Newton Conservators logo fall photo of Sawmill Brook
 
 

Protect Our Herons: Leash Your Dog

  Herons live along the shore of many ponds, lakes, and rivers in Newton and nearby communities. This Great Blue Heron was photographed in early August 2015 in a marshy pond in Arnold Arboretum in Boston. On August 19th, the heron was killed by off-leash dogs.

Herons, egrets, and other protected species of birds feed on fish they catch while wading in shallow water at the edge of a pond or river. They are therefore vulnerable to attack by dogs that are left to run free along the shore.

The City of Newton Off-Leash Recreation Program has established designated off-leash areas in a number of city parks. This brochure describes the program. Newton city ordinances require that dogs must be leashed at all times in all other public places in Newton, including parks and conservation areas. To report off-leash violations, contact the Newton Animal Control Officer at 617.796.2109.

The state Department of Conservation and Recreation requires that all dogs be on leash at all times in all of its properties in Newton and surrounding communities: Hammond Pond Reservation, Cutler Park, the Charles River Reservation, Chestnut Hill Reservation, Hemlock Gorge, Lost Pond, and Brook Farm.

To report a problem in a state reservation, call the Park Watch line:

1-866-PK-WATCH (866-759-2824).

Please help protect these magnificent creatures that make Newton their home: keep your dog on leash except when you're in a designated off-leash area.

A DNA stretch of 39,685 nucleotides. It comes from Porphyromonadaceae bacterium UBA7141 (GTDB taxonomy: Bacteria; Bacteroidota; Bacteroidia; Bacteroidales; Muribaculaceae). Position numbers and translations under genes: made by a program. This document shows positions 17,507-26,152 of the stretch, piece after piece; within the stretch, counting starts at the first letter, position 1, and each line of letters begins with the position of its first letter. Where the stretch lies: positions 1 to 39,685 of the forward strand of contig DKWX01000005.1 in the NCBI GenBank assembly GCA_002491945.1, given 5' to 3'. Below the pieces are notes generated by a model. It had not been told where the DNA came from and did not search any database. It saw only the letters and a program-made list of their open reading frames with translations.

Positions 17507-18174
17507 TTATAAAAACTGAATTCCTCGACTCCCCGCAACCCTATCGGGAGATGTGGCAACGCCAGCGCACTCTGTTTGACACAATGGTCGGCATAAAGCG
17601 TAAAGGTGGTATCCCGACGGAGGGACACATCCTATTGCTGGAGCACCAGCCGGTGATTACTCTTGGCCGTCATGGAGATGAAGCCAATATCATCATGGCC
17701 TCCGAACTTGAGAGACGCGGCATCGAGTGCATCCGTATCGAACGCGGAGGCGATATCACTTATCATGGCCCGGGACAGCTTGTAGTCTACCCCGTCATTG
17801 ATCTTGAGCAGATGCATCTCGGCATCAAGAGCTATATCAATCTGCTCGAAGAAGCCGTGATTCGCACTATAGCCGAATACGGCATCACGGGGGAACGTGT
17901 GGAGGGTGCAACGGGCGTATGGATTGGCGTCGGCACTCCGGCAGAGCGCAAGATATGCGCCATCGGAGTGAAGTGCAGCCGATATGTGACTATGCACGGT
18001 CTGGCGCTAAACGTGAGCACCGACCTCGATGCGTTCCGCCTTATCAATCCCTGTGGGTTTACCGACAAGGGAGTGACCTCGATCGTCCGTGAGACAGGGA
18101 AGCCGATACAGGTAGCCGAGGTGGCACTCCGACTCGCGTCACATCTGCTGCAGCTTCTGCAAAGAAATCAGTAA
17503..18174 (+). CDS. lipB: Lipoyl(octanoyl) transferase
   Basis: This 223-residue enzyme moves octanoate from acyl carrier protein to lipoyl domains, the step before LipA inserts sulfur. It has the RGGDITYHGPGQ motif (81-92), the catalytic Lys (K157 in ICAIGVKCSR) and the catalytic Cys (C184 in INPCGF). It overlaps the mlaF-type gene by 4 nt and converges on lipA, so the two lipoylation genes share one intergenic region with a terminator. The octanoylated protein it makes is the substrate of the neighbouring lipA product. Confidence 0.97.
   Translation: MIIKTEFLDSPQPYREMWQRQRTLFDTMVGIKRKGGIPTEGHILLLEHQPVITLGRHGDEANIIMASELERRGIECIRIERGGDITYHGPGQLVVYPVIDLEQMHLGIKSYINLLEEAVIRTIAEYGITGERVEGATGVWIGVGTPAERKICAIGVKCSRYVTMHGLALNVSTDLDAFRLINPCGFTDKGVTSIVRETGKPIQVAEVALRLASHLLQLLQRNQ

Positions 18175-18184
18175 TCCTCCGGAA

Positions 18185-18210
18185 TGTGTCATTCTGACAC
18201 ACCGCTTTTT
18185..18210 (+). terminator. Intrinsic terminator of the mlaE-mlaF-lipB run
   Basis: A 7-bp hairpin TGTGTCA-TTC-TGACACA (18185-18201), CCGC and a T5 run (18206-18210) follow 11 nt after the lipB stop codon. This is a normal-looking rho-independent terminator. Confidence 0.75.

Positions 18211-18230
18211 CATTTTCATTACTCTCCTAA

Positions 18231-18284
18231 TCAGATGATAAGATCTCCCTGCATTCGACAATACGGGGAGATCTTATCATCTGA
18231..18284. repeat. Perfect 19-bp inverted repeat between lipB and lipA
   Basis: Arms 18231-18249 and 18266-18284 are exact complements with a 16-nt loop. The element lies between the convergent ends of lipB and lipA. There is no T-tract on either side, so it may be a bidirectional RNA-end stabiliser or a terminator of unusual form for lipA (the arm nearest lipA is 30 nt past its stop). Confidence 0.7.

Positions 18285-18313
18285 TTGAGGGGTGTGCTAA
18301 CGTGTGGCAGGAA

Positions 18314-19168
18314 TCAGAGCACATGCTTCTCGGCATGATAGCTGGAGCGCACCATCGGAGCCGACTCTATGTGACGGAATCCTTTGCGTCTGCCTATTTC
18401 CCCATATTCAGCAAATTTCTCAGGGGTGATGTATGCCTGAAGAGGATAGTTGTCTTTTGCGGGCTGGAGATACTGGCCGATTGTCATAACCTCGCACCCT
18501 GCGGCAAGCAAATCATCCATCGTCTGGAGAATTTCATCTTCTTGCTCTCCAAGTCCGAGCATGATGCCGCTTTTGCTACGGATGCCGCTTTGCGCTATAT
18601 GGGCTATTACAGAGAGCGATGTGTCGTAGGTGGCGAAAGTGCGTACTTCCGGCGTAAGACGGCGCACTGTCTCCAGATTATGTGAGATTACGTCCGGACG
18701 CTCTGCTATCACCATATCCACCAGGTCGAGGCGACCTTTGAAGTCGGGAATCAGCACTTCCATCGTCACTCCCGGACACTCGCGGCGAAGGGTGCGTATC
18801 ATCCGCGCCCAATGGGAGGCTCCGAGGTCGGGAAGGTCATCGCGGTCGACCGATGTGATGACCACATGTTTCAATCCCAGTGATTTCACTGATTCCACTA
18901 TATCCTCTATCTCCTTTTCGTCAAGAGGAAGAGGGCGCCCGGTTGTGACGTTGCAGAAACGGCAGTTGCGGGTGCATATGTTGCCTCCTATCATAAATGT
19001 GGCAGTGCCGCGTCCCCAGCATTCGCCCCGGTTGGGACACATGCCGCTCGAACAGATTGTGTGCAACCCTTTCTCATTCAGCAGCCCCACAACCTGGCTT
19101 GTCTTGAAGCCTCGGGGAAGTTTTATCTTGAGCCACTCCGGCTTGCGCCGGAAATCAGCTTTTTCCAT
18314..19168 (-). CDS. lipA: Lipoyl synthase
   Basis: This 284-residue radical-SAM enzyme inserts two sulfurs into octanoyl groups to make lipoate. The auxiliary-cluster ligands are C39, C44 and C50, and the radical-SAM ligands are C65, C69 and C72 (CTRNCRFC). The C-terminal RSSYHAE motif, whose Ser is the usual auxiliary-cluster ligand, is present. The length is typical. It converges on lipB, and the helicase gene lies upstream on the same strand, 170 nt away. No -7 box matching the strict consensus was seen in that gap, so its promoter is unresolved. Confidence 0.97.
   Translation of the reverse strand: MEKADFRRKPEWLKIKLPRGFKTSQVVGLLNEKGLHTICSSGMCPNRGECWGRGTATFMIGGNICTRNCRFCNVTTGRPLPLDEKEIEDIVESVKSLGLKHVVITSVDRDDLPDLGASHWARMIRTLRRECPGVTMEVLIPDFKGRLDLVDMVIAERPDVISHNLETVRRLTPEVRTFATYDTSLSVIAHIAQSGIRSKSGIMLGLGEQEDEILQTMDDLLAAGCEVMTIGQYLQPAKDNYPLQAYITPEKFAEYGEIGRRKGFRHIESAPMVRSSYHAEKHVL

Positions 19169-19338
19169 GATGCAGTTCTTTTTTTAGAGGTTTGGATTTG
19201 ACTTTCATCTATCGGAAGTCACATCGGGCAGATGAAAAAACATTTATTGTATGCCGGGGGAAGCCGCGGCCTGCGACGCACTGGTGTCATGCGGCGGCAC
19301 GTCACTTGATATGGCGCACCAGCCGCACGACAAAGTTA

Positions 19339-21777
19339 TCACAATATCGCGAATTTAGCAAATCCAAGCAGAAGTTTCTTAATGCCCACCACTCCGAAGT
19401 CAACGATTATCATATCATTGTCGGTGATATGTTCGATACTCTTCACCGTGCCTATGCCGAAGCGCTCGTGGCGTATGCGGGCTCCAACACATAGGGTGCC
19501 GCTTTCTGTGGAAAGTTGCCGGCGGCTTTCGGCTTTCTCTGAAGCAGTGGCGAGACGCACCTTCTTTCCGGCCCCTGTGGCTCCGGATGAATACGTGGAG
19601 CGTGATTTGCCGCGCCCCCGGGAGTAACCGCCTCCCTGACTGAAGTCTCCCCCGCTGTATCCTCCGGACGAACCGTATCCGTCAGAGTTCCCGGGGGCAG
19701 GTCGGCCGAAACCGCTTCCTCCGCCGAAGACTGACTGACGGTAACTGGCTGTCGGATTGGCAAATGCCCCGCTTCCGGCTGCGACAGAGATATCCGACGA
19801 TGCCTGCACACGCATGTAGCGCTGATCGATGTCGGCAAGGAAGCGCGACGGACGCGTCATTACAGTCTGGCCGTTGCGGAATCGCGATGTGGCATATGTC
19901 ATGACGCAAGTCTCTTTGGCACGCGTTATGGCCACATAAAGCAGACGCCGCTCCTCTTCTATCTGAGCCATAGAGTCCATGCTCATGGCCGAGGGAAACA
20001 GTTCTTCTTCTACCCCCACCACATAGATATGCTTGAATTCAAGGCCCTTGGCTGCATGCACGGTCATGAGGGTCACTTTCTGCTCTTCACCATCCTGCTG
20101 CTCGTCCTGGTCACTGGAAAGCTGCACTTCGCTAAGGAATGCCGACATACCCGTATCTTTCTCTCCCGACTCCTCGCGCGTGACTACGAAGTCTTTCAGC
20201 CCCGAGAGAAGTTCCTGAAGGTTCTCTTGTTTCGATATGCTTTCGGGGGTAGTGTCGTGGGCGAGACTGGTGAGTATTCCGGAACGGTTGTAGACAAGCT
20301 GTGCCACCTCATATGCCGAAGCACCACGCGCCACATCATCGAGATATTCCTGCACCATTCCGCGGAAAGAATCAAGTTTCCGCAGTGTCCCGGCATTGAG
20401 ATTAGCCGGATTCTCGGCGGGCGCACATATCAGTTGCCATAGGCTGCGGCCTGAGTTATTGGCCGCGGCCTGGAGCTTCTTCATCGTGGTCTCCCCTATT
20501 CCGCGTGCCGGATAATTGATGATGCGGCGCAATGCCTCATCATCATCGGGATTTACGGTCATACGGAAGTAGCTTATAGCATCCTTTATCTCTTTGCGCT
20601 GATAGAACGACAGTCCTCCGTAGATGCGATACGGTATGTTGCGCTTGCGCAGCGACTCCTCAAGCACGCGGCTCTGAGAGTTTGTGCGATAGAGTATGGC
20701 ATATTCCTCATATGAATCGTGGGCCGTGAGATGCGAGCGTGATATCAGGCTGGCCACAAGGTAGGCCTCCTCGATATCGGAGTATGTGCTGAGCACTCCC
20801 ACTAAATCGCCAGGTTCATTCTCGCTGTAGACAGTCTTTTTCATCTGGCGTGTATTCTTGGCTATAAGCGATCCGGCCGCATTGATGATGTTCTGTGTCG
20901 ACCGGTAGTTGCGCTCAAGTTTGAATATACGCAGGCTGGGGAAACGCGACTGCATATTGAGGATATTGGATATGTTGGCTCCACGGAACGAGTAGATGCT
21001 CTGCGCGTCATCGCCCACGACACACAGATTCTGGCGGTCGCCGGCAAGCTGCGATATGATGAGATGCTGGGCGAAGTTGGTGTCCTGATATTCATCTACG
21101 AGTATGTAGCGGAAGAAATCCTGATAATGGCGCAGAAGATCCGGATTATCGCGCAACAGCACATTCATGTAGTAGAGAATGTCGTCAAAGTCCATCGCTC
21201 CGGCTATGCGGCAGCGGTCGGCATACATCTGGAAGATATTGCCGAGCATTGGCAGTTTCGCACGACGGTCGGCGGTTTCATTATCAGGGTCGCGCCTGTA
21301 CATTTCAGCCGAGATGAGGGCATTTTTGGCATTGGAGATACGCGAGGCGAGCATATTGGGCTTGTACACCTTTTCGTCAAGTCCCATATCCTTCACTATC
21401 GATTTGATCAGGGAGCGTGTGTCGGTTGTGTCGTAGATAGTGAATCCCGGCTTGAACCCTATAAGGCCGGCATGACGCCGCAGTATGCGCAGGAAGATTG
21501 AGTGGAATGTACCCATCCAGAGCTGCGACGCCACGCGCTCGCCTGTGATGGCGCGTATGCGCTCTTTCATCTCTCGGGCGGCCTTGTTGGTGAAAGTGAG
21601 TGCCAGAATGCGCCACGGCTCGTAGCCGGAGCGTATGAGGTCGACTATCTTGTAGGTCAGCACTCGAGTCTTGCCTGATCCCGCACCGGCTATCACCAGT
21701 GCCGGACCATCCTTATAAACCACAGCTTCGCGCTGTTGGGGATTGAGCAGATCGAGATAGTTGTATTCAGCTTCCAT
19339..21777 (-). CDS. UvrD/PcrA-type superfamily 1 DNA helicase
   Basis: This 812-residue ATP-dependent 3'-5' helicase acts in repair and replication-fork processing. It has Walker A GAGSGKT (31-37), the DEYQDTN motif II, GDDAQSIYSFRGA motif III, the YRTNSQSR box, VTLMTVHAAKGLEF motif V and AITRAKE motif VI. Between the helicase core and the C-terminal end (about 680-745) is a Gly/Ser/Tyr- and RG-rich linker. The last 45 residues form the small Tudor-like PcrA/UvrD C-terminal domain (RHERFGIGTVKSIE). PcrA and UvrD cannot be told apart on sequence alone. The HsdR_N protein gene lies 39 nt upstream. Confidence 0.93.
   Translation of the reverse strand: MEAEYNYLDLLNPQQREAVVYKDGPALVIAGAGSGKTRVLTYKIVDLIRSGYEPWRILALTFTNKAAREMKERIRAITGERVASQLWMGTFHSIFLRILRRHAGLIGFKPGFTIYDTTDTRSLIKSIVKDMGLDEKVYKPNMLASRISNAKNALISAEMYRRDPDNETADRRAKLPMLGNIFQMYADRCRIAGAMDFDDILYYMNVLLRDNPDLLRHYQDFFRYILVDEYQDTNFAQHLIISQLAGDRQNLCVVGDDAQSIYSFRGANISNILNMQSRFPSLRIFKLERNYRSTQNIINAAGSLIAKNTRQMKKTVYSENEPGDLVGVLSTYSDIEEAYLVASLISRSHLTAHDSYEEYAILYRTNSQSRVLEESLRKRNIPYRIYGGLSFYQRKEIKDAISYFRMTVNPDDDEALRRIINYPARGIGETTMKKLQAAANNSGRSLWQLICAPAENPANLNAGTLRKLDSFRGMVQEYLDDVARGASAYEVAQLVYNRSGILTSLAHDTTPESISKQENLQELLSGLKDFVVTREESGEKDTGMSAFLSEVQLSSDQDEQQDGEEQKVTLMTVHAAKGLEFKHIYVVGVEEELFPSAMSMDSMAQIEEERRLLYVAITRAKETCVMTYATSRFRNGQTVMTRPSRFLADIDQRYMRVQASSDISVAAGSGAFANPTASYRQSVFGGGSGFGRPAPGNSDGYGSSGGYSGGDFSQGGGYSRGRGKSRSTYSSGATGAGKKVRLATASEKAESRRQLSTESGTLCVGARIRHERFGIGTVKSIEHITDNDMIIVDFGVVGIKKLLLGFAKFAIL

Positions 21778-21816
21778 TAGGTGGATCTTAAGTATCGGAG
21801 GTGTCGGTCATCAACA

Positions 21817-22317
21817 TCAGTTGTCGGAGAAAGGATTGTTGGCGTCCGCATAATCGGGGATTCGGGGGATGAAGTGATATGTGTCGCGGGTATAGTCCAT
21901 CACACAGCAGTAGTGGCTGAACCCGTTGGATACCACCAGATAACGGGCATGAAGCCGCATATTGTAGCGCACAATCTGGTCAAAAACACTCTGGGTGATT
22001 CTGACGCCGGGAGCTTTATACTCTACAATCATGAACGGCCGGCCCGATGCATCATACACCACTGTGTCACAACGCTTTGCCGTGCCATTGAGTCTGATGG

Egret at Crystal Lake   Dolan Pond
     
 
Norumbega Park   Black-crowned Night Heron in the Charles River
     
 
A Green Heron in the Charles near Nahanton Park   Crystal Lake
     
 
Charles River   Hammond Pond
     
 
Millennium Park, Boston   Kendrick Pond in Cutler Park, Needham
     
 
Near Auburndale Cove   Egret near Nahanton Park
     
 
Herons nesting in a pond in Eastern Massachusetts. Herons often nest on trees surrounded by water, to protect their offspring from predators.

A few words about cats

Not many cats would try to attack a heron or egret. But domestic cats are thought to kill several billion smaller birds each year in North America. Mass Audubon's top recommendation for protecting birds is to "Keep your cats safely indoors, and do not feed stray or feral cats." And the American Bird Conservancy says that "The best way to help protect birds and other wildlife is to keep cats indoors."

 

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